Trojan horse maps drive, lifts addresses

The Trojan horse e-mail attachment picture.exe now apparently has children, and their intent is perhaps more mysterious.
Written by Bob Sullivan, Contributor

There are at least two versions of picture.exe making their way around the Internet, as well as a third very similar Trojan horse called soft.exe. And these new versions have even more confusing behaviour.

According to a Chinese ISP network manager, picture.exe version 2 roots through computers to gather up a list of every common file on a victim's hard drive, and then it cobbles together every e-mail address from every piece of mail stored on the victim's computer. Then, it tries to ship those off to China. Where in China? To eight e-mail addresses, according to a ISP network administrator in China who consults for the Net providers where picture.exe's files are headed.

Network Associates last week posted a report on picture.exe and updated its McAfee anti-virus software after re-ports of the Trojan horse started making their way around Usenet groups. The company says the version of picture.exe it examined builds a list of .txt and .html files on a user's hard drive, then builds a list of Internet sites pulled from a user's Internet cache. It also attempts to steal America Online usernames and passwords. Network Associates' has written a complete report.

But the network administrator MSNBC spoke to provided a different picture.exe. One text file his version produced included e-mail addresses pulled from every e-mail saved on a user's machine. Apparently, picture.exe does a full-text search of mail files for @ symbols, then builds a file called $4135.dat. It puts everything it finds just before an @ symbol, the name portion of the e-mail, at the top of that text file. The end result is a lengthy list of addresses tailor-made for bulk e-mail -- spamming.

One possible explanation is that this is not a different version of picture.exe but a difference of opinion. Network Associates and the network administrator may have just interpreted the contents of the file differently. The other text file created by the administrator's version of picture.exe. called $2321.dat, is a map (filename and path) of every file with the extensions .txt, .html, .idx, .mdb, .pst, .pab, .db or .pst on the victim's computer. MSNBC was able to reproduce that result.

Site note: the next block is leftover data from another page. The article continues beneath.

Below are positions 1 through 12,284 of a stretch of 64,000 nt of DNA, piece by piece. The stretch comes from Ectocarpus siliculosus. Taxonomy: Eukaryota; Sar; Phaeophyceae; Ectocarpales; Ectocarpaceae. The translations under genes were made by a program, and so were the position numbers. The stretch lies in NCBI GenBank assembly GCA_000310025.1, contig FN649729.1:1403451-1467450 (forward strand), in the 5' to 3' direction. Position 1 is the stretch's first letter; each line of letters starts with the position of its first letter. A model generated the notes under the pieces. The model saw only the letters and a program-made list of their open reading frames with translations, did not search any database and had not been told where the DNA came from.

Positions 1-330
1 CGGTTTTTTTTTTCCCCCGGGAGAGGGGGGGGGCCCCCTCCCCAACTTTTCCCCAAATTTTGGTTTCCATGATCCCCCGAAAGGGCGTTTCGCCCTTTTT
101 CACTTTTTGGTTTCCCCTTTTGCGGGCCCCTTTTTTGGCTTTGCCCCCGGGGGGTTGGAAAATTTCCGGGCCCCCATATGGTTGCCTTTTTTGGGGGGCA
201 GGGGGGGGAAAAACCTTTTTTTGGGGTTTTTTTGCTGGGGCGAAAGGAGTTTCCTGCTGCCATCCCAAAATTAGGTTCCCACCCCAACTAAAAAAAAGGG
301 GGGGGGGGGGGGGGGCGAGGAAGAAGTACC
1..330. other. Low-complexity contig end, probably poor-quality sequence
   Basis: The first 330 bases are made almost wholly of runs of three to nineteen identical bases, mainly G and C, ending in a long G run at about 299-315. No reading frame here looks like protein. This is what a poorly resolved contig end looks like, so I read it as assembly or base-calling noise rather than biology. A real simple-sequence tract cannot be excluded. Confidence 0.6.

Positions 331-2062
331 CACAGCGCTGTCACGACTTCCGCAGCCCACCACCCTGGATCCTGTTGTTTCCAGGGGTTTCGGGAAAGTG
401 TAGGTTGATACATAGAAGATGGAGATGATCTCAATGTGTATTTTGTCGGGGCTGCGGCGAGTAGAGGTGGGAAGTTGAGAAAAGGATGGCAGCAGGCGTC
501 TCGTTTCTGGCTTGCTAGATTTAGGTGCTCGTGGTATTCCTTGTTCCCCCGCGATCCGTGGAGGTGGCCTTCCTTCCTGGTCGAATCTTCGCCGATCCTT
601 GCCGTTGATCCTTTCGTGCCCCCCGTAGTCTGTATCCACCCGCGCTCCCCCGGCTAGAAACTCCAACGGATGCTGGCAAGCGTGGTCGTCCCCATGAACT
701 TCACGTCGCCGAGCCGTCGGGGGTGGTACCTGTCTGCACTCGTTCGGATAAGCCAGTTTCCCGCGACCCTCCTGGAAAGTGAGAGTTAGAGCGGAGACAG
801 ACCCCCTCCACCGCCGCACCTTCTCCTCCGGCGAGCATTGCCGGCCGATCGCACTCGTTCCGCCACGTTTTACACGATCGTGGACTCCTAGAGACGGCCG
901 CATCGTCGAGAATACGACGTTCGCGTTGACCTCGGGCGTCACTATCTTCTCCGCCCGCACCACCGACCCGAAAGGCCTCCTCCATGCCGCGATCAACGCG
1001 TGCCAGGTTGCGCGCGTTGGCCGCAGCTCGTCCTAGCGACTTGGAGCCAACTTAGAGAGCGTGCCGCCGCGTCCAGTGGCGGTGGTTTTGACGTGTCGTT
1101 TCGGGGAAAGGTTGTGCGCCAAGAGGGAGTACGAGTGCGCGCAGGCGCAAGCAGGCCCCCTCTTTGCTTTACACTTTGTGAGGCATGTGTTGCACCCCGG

Why would someone want a detailed map of files on a user's hard drive? It could be used by an outsider to tunnel through your computer once an IP connection is established -- say by the user's visiting an innocent-looking Web page. Such a file list is the key to many Web-based attacks, where hackers need only know the location of a file on your machine in order to copy it or edit it. "A file map like that could be very useful with Back Orifice, though it is by no means necessary to use that to cause problems with BO," said a spokesperson for the hacker group Cult of the Dead Cow identifying himself as Tweety Fish.

The CDC last year created Back Orifice, which is designed to allow outsiders to take control of PCs remotely. "It's possible that the Trojan was designed to be used with BO, but more likely is that it has its own file transfer built in that would let the creators access those files, possibly en masse," Tweety Fish said. "Another very good possibility is that it was supposed to have functionality like that, but it's broken."

But the real intentions of the authors of picture.exe, and why the e-mail gets sent to China, remain a mystery. The Chinese ISP administrator MSNBC contacted offered these additional hints: the eight e-mail addresses check out as legitimate mailboxes, and seven originate in China. The eighth is a hotmail address. Since getting an e-mail in China requires a photo ID, identifying the intended recipients of picture.exe's work is easy for Chinese authorities. But so far, they haven't shown much interest in pursuing the authors. When the Chinese Net administrator complained to the Public Security Bureau about the danger of spamming by the creators of the Trojan horse, he says he was told: "Usually they pay more attention to cases with clear evidence and damage. They wouldn't make any official move until they are sure the evidence is strong enough, the damage is more than some student hackers fooling around."

The Trojan apparently hasn't been sent to Chinese recipients. Just from China to outside China. That's unlikely to raise the interest of government officials. He has traced the original spam message to an ISP in Shenzhen.

Our source in China also reports his version of picture.exe does not appear to attempt to steal AOL passwords. That matches up with common sense: "I don't think someone from China would actually want AOL passwords," he said. "Calling an AOL dial-up from here is about $5 U.S. a minute.

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